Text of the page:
Delivering RNAs in in vivo studies is challenging, and this is where expertise developed in the Thaxton lab was required. "Marcus needed a group with experience in formulating and stabilizing these nucleic acids so they could be delivered in an in vivo study. So, we teamed up. We had collaborated with Marcus before on a similar project, using the templated lipoprotein nanoparticle platform that my group developed to deliver siRNAs in an ovarian cancer disease model. In that case, the particles worked very nicely in both in vitro and in vivo studies, and so he came to us again to ask if we could formulate these new CAG repeat sequences in our targeted, nanoparticle form."

In vivo studies using the siRNA sequences identified by the Peter lab-again using an ovarian cancer model-proved successful in the treatment of cancer in mice. In addition to reducing tumor growth, there were no measured toxic side effects of the treatment. Findings from the study were published on February 12 in EMBO Reports.

Speculating about the future impact of the collaboration and the research, Thaxton noted there are several other collaborators with whom the lab is currently working on similar projects, and many others that have approached the group about testing other therapeutic RNAs as a result of the work with the Peter lab. Collaborative work of this kind allows the Thaxton Lab to continue to refine and perfect systemic siRNA delivery strategies based upon the templated lipoprotein nanoparticle platform. Thaxton said, "Long term, it might bring in new resources so that we can continue to improve upon our current strategies and to develop new platforms and technologies for delivering therapeutic nucleic acids."

Thaxton's laboratory is located at the Simpson Querrey Institute for BioNanotechnology.


Press | Northwestern , EMBO Reports




SQI Staff Leadership Appointments

New Assistant Director and Director of Research Strategy and Development

Erin L. Hsu, Ph.D., research associate professor in the Department of Orthopaedic Surgery at the Feinberg School of Medicine (FSM), will serve as Assistant Director of the Simpson Querrey Institute. In her new role, Hsu will work closely with SQI Director Samuel I. Stupp, on strategic initiatives that will influence the Institute's future development. In particular, she will help develop new programs designed to foster connections between Feinberg faculty, key collaborators at SQI, and other faculty based on the Evanston campus.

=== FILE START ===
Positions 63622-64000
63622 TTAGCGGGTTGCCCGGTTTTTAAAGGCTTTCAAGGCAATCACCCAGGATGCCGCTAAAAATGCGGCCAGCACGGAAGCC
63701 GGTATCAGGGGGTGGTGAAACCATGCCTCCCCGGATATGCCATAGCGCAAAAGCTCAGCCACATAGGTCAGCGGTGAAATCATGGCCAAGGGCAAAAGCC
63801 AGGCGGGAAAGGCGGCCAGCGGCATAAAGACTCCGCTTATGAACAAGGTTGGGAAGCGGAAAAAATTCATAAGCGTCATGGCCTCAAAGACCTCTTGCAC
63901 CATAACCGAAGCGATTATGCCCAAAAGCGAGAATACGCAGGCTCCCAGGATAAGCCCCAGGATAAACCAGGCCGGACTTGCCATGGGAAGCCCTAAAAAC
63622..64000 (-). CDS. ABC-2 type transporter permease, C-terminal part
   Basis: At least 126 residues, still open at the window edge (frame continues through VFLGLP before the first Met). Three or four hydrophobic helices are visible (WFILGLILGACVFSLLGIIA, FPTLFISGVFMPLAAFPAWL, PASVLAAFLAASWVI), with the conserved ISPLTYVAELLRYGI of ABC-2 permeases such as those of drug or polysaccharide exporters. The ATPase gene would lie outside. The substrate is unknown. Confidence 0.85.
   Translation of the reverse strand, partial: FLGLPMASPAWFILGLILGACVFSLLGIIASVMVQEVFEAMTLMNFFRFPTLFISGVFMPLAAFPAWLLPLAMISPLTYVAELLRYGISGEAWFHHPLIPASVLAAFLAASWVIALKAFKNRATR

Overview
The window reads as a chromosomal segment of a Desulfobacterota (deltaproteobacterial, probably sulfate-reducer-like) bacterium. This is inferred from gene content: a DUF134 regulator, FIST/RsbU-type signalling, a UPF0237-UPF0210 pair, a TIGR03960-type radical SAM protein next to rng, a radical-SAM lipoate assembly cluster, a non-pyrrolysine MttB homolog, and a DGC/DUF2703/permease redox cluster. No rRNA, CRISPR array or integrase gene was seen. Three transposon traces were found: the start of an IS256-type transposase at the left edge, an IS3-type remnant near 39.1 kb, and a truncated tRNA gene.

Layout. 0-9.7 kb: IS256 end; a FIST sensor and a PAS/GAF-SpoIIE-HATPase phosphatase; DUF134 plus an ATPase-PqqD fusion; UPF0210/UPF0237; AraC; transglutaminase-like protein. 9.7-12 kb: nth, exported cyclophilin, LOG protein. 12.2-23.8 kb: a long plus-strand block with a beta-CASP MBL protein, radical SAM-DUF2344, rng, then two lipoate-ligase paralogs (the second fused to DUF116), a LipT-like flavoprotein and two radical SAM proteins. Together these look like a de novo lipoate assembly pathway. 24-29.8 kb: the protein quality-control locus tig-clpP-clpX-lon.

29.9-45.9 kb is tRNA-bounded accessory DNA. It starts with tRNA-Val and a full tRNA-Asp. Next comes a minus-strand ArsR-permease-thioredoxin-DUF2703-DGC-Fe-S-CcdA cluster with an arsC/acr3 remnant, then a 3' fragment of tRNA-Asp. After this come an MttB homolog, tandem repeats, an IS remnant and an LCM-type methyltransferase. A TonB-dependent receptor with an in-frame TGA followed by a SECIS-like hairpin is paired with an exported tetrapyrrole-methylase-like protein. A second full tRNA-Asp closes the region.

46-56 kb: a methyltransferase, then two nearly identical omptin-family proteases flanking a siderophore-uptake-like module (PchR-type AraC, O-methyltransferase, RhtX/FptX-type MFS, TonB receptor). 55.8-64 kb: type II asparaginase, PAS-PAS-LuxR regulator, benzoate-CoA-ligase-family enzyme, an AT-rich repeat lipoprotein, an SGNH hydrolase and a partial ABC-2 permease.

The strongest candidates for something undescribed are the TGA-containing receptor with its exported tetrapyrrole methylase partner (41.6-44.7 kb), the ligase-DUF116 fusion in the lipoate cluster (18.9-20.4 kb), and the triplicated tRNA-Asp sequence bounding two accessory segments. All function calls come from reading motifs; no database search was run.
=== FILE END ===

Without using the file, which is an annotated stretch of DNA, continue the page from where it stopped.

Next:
Hsu's background is in molecular toxicology. Her laboratory focuses on developing novel biomaterials for bone regeneration. The approaches and technologies she utilizes include stem cell-based therapies, nanotechnology-based synthetic matrices, and osteoinductive 3D-printable natural and synthetic materials. Hsu has forged strong collaborative relationships with SQI faculty, including Samuel Stupp, Ramille Shah, and Wellington Hsu. Erin holds a bachelor's degree in molecular biology from Vanderbilt University and a Ph.D. in molecular toxicology from UCLA. She has been a faculty member at FSM since 2008 and a SQI resident since 2014.

SQI also welcomes Mark Kleinschmidt, Ph.D., as the first Director of Research Strategy and Development. In this new position, Mark will work with the SQI Director on fundraising and to develop strategic internal and external partnerships. He will also play a leading role in developing and executing SQI's strategy for research and programming activities.

Mark brings a diverse background to SQI. He grew up on an organic dairy farm in Nebraska and received his bachelor's degree in physics from Macalester College in St. Paul, MN. He earned a Ph.D. in physics from the University of Illinois at Urbana-Champaign, where his thesis research focused on transmission electron microscopy study of in-situ crystal growth. Mark worked in the private sector at Avery Dennison for 14 years performing in a wide range of roles including Marketing, Standards-setting, Regulatory Affairs, Research and Product Development Leadership, Product Management, Marketing Communications, Technical Services, and Strategy Development. While working at Avery Dennison, Mark pursued an MBA at Kellogg with majors in Marketing and Management & Strategy.